Front Page Titles (by Subject) Customs, Subsidies, and Impositions. - Selected Writings of Sir Edward Coke, vol. I
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Customs, Subsidies, and Impositions. - Sir Edward Coke, Selected Writings of Sir Edward Coke, vol. I 
The Selected Writings and Speeches of Sir Edward Coke, ed. Steve Sheppard (Indianapolis: Liberty Fund, 2003). Vol. 1.
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Customs, Subsidies, and Impositions.
First Published in the Reports, volume 12, page 33.
Ed.: Note of a conference between Coke and Popham, then the Chief Justice of the King’s Bench, in which they resolve that the King is limited in placing tariffs and customs on goods entering the kingdom, unless the proceeds are for the benefit of trade, that imports of goods except wool and leather are free of customs under the Common Law, and that money raised in this manner cannot be given to a subject. Taxes for maintenance of public structures should be apportioned to those who benefit from them. Further, they agreed that the King may prohibit a foreigner from entry but only for the public good.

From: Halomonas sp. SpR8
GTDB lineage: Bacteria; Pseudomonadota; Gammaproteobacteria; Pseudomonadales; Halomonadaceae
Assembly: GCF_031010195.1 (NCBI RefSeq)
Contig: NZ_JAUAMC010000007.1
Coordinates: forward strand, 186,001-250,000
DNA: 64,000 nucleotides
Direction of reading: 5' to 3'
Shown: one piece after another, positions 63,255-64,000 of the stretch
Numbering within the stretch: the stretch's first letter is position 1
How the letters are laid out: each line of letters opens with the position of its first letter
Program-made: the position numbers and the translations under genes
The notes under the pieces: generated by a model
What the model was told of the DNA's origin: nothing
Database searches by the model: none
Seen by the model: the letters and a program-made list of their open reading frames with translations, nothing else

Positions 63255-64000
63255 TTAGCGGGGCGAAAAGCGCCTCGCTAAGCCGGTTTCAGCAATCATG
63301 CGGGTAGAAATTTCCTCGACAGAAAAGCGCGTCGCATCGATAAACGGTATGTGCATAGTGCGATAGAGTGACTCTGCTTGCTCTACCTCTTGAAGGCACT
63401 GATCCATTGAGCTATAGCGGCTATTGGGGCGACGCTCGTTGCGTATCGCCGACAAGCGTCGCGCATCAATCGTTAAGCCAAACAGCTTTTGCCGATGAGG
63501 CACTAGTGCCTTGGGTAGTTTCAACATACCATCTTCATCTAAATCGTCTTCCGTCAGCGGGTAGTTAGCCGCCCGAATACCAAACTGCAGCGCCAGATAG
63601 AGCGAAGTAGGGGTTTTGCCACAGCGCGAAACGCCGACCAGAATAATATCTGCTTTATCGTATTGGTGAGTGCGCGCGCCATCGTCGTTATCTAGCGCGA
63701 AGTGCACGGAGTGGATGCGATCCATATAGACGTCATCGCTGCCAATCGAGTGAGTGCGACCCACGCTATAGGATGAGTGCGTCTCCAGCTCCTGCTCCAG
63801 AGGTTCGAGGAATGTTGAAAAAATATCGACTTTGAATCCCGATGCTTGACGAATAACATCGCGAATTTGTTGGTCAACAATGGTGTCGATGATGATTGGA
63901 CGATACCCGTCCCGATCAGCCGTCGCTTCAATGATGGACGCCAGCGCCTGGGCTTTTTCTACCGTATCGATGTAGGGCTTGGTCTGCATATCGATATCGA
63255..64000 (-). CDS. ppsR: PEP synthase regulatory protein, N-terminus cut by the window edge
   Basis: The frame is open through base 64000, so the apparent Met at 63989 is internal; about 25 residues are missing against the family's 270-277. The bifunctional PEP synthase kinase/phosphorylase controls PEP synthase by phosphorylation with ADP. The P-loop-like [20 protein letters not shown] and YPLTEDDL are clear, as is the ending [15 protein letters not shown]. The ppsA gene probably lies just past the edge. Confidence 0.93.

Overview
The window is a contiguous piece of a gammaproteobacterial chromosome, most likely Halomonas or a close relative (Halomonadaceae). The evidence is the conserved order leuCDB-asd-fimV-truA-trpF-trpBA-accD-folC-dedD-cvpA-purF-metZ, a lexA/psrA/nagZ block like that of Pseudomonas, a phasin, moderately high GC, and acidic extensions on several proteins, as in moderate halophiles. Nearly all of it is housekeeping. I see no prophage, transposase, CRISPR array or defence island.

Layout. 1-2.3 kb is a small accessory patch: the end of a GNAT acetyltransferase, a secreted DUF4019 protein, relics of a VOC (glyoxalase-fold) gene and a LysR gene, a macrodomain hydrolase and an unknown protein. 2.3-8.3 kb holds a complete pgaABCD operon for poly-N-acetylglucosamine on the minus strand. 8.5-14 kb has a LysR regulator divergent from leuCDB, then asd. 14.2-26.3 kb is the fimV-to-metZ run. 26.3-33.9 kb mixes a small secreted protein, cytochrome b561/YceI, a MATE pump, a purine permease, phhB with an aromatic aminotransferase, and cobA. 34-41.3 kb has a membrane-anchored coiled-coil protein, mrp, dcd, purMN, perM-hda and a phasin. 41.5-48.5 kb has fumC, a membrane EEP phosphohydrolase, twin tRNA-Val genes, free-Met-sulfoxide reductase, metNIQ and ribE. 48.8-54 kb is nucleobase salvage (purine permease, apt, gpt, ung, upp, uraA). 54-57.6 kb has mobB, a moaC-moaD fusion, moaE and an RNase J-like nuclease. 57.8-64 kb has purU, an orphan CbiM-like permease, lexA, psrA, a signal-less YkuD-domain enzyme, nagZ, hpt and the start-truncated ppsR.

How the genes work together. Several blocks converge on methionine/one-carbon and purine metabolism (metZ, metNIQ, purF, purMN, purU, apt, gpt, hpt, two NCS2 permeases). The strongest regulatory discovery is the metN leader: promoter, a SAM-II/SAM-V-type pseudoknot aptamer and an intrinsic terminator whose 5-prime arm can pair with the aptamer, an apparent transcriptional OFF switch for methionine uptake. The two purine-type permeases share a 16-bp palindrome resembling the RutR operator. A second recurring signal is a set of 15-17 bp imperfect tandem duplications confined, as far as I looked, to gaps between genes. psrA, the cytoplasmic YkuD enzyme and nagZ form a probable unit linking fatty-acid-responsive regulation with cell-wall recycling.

Customs, Subsidies, and Impositions.Note, upon conference between Popham, chief Justice, and my self, upon a Judgment given lately in the Exchequer, concerning the imposition of Currants: And upon consideration of our Books, and of Statutes to this purpose: It appeared to us that the rule of the Common Law is in the Register, Title Ad quod Dampnum, and F. N. B. 222a. quod patria magis solito non oneretur seu gravetur.1 Also there is another Rule, that the King may charge his people of this Realm without speciall assent of the Commons, to a thing which may be of profit to the common people, but not to their charge; As it is held in the 13 of Hen. 4. 16. Et Statutum de Tallagio non concedendo, Nullum Tallagium, seu Auxilium per nos, seu heredes nostros ponatur seu levetur absque voluntate et assensu Parliamenti. Et Magna Charta, cap. 30. Omnes Mercatores (Nisi publice antea Prohibiti fuerint) habeant Salvum et securum conductum abire de Anglia et venire in Angliam, et morari et ire per Angliam, tam per terram quam per aquam, ad eniendum et vendendum sine omnibus malis Toluetis per antiquas et rectas consuetudines, praeterquam in Tempore Guerrae;2 which Statutehathbeen confirmed more than thirty times by severall Acts of Parliament, vide le Statute 25 Ed. 1. 3 Ed. 1. in turri, 9 Ed. 3. cap. 1, & 2. 14 Ed. 3. 2. 25 Ed. 3. cap. 2. &c. The effect of which is, that every Merchant of this Realm, or other, may freely buy, sell, and passe the Sea with all their Merchandizes, paying the Customs of ancient time used. Queen Mary put an imposition upon Cloathes, which the 1 Eliz. Dyer 165. was moved and not resolved, vide 31 Hen. 8. Dyer fol. 43. & 1 Eliz. 165. Magna Custuma et parva Custuma,3vide 9 Hen. 6. 12 & 35. And note there the saying of Babington. Note the 1 Eliz. Dyer 165. there was Antiqua sive magna Custuma4 at the Common Law, scil. for Wools, wool-Fels, and Leather, and this was equall to strangers as well as Denizens. And in the time of Ed. 1. a Merchant stranger, grants over the said Customs, 3s. 4d. which is called Nova seu parva Custuma.5